If interested, apply at www.SBIFF.org/intern or contact Claire at Claire@sbiff.org or 805-963-0023.


All Shows before 5pm are $8.50 and REEL DEAL (first show every day at Parks Plaza Theatre) $7.50. Movies and times subject to change. General Admission $11.50, Seniors $8, Child $8.50 Find Us On Facebook – Parks Plaza Theatre www.playingtoday.com

Buellton • 805-688-7434 Features and Showtimes for December 20-26 � = Subject to Restrictions on “SILVER MVP PASSES”



� CATS B Fri: 2:25, 5:00, 7:35; Sat to Tue: 11:50, 2:25, 5:00, 7:35

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NORTH S.B. COUNTY THEATRES Movie Listings for 12/20/19-12/26/19

Courtesy photos


ITH AN ILLUSTRIOUS CAREER that spans over three decades, Brad Pitt has made a name for himself in Hollywood, both as an actor and film producer. On Wednesday, January 22nd, Pitt will be presented with the prestigious Maltin Modern Master Award at the 35th annual Santa Barbara International Film Festival. He will be honored for his long standing contributions to the film industry, most recently gracing the silver screen in Quentin Tarantino’s Once Upon a Time ... in Hollywood from Columbia Pictures and Ad Astra for New Regency. Leonard Maltin will return for his 29th year to moderate the evening. “Brad Pitt wears the mantle of Movie Star with good grace. He’s been giving great performances for several decades, but he makes it look so easy that I fear he’s been taken for granted. After the one-two punch of Ad Astra and Once Upon a Time... in Hollywood, this year he’s an ideal choice to be

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� BOMBSHELL E Fri to Mon: 11:15, 1:50, 4:25, 7:00, 9:40; Tue: 11:15, 1:50, 4:25, 7:00


� STAR WARS: THE RISE OF SKYWALKER 3D C Fri to Tue: 12:40, 4:00, 7:20

BLACK CHRISTMAS C Fri to Mon: 10:20, 10:30; Tue: 10:20 AM

� JUMANJI: THE NEXT LEVEL C Fri to Mon: 10:05, 12:50, 3:40, 6:30, 9:20; Tue: 10:05, 12:50, 3:40, 6:30


� STAR WARS: THE RISE OF SKYWALKER - LASER PROJECTION C Fri: 1:15, 4:45, 8:15, 11:35; Sat: 9:45, 1:15, 4:45, 8:15, 11:35; Sun to Tue: 9:45, 1:15, 4:45, 8:15; Wed & Thu: 12:00, 3:30, 6:45, 10:00

� UNCUT GEMS E Tue: 7:45 PM


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A BEAUTIFUL DAY IN THE NEIGHBORHOOD B Fri: 1:30, 4:00, 6:30, 9:00; Sat to Mon: 11:00, 1:30, 4:00, 6:30, 9:00; Tue: 11:00, 1:30, 4:00, 6:30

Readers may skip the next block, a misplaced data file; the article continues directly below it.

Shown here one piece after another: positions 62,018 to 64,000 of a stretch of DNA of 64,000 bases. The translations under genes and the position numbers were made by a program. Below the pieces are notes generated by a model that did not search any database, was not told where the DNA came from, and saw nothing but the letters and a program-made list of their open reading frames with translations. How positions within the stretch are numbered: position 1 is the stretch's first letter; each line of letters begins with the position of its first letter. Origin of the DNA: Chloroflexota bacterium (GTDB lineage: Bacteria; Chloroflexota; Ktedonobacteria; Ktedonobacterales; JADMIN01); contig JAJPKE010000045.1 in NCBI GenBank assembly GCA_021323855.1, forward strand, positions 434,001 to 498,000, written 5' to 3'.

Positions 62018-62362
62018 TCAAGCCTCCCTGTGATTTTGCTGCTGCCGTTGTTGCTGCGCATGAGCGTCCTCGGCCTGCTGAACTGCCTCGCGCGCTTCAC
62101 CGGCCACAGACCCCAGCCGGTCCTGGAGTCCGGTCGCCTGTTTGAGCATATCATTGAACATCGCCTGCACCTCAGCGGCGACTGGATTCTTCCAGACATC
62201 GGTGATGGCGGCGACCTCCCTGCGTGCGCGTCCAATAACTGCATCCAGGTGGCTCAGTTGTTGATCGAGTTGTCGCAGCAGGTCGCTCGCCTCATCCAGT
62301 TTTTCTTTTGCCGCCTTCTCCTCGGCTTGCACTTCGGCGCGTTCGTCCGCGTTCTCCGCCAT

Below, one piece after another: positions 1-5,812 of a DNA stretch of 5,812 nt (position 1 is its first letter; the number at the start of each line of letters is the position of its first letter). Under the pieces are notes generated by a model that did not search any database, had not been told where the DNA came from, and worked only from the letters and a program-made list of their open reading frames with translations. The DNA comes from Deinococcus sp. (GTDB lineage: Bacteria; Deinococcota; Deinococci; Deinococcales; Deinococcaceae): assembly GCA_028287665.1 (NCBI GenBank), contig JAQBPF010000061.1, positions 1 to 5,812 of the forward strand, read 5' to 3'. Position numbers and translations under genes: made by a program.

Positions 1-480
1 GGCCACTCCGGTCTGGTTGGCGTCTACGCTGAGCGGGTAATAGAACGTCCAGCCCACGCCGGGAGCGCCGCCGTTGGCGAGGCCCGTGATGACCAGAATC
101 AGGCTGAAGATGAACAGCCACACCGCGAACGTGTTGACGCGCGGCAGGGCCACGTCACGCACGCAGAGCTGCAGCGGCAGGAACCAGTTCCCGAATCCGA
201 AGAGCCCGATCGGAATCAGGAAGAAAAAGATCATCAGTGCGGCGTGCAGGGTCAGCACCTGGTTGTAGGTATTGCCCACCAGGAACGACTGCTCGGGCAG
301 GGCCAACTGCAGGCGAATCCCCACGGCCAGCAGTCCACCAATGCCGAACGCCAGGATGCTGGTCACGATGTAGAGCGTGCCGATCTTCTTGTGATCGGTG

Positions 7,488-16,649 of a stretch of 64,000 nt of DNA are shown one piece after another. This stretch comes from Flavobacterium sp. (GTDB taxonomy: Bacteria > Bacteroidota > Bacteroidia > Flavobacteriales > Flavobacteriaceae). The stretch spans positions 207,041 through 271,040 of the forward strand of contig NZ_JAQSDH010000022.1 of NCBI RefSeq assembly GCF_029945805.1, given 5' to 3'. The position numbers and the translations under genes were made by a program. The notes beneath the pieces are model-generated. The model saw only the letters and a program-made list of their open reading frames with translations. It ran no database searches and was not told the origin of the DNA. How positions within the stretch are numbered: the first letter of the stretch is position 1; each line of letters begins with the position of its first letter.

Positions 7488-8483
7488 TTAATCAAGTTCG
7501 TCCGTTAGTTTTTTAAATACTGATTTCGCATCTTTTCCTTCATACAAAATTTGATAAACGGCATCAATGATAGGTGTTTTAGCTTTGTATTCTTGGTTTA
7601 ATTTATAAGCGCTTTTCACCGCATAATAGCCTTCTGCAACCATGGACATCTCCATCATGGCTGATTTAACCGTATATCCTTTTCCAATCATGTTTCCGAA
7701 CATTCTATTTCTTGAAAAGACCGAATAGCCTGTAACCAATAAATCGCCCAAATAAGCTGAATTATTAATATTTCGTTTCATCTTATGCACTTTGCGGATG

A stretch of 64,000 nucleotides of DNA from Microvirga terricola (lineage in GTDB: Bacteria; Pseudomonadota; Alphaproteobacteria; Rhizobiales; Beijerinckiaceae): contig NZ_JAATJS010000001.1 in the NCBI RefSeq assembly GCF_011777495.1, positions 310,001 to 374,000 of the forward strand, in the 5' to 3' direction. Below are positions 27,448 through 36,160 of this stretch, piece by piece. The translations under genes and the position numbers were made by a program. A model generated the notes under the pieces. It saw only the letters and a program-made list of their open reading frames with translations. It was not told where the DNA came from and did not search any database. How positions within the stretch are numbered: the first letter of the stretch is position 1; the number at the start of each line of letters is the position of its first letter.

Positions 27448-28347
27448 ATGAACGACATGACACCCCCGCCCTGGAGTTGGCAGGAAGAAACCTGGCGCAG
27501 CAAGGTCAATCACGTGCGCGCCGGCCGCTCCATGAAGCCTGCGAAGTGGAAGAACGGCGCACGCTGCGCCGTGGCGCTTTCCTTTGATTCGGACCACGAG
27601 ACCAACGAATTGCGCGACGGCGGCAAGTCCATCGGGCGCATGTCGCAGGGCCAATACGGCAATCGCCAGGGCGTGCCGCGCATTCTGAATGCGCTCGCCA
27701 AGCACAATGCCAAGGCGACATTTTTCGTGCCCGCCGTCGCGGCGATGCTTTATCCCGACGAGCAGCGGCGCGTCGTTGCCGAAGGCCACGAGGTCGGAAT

� STAR WARS: THE RISE OF SKYWALKER C Fri to Mon: 12:00, FROZEN II B Fri: 1:15, 3:45, 6:15, 8:45; Sat to Mon: 10:45, 1:15, 3:45, 6:15, 3:30, 7:00, 10:30; Tue: 12:00, 3:30, 7:00; 8:45; Tue: 10:45, 1:15, 3:45, 6:15 Wed & Thu: 1:00, 4:30, 8:00

December 20, 2019

At the Center of Santa Barbara’s Cultural Conversation • www.VoiceSB.com


Community Arts Music Association: Masterseries

Violinist Pamela Frank plays Bach: nothing PC about this performance!

Photo Courtesy www.stephenprutsman.com

OMMUNITY ARTS MUSIC ASSOCIATION’S CENTENNIAL SEASON CONTINUED on December 11th in Santa Barbara’s historic Lobero Theatre with another of its Masterseries chamber music recitals sponsored by the Esperia Foundation. Violinist Pamela Frank and pianist Stephen Prutsman, who was subbing for an indisposed Peter Serkin, presented the complete set of six Sonatas for Violin and Keyboard by Johann Sebastian Bach. For intelligent artistic reasons, the sonatas were performed on modern instruments, enabling a clearer hearing of the fascinating, but not accidental, harmonic anomalies in the scores. A full house honored the duo with rapt attention and hearty applause. Pamela Frank is professor of violin at the Curtis Institute of Music. In addition to her broad international career as a guest soloist with major orchestras, Frank coaches promising young violinists during the summers at the Tanglewood, Ravinia, Verbier and Caramoor Center for the Arts Festivals. A Los Angeles native, pianist Stephen Prutsman is comfortable playing music from diverse cultures and languages including jazz and classical idioms. Recipient of an Avery Fisher Career Grant in the early 1990s and winner of a host of major international piano competitions, Prutsman is comfortable in small clubs as well as the great concert halls of the world. Composed when Bach was in his 30s (1720-1723) the six Sonatas for Violin and Keyboard are unique not only for their several harmonic and cadential eccentricities, but also because they are seldom performed at all. As a lifelong music lover, I discovered within the first few bars of the concert’s opening Sonata No. 2 in A Major, BWV 1015 that I had never heard the piece before! With the possible exception of the Sonata No. 1 in B minor, BWV 1024 the six were completely unknown to me. While a respectful level of period performance practice was observed by Frank and Prutsman, the sonatas when performed on modern instruments invite a robust exploration of Bach’s sometimes unusual harmonic turns and cadential twists; the “odd” chords and progressions can be heard clearly when played on the modern piano and violin. The four movements of the Sonata No. 2 gave fair notice - the audience takeaway for the night would be exhilarating. Frank’s beautifully round, widely colored, and flat-out romantically expressive playing matched perfectly Prutsman’s encyclopedic skills as a collaborator. The pianist’s occasional improvisatory fancies lent discreet spice to his already wellorganized period embellishments and his jaw-dropping Pianist Stephen Prutsman